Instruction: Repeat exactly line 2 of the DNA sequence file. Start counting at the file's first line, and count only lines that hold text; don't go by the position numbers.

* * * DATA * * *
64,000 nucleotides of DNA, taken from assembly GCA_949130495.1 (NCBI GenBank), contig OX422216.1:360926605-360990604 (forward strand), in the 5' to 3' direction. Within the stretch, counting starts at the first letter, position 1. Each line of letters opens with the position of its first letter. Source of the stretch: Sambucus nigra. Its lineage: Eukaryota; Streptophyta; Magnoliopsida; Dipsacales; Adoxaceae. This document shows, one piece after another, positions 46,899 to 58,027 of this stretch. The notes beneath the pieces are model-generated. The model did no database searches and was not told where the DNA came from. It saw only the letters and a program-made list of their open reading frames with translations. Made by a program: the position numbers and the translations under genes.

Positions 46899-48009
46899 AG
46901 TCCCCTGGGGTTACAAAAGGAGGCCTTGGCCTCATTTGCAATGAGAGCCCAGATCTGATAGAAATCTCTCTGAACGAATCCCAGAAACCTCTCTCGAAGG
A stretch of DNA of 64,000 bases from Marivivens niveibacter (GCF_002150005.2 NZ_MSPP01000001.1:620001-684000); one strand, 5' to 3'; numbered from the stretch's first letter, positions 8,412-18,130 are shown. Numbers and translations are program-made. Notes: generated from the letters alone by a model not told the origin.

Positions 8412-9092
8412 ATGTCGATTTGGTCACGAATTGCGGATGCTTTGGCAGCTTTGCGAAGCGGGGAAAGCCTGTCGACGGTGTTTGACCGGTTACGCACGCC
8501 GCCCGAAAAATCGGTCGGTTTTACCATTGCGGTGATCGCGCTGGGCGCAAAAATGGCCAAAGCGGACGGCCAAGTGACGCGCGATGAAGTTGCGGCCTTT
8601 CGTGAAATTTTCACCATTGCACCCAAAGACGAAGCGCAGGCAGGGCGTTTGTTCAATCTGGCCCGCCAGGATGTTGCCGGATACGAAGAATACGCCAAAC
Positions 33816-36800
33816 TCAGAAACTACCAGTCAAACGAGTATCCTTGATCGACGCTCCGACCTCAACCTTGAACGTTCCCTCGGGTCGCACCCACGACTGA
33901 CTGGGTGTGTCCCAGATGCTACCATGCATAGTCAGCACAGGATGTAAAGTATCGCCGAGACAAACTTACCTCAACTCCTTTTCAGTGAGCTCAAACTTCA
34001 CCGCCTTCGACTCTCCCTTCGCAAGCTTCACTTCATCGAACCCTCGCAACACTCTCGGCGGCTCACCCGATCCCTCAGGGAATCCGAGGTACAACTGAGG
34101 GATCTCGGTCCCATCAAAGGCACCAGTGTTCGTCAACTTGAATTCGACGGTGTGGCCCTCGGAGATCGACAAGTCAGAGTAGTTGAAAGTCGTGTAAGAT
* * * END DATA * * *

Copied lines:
Positions 46899-48009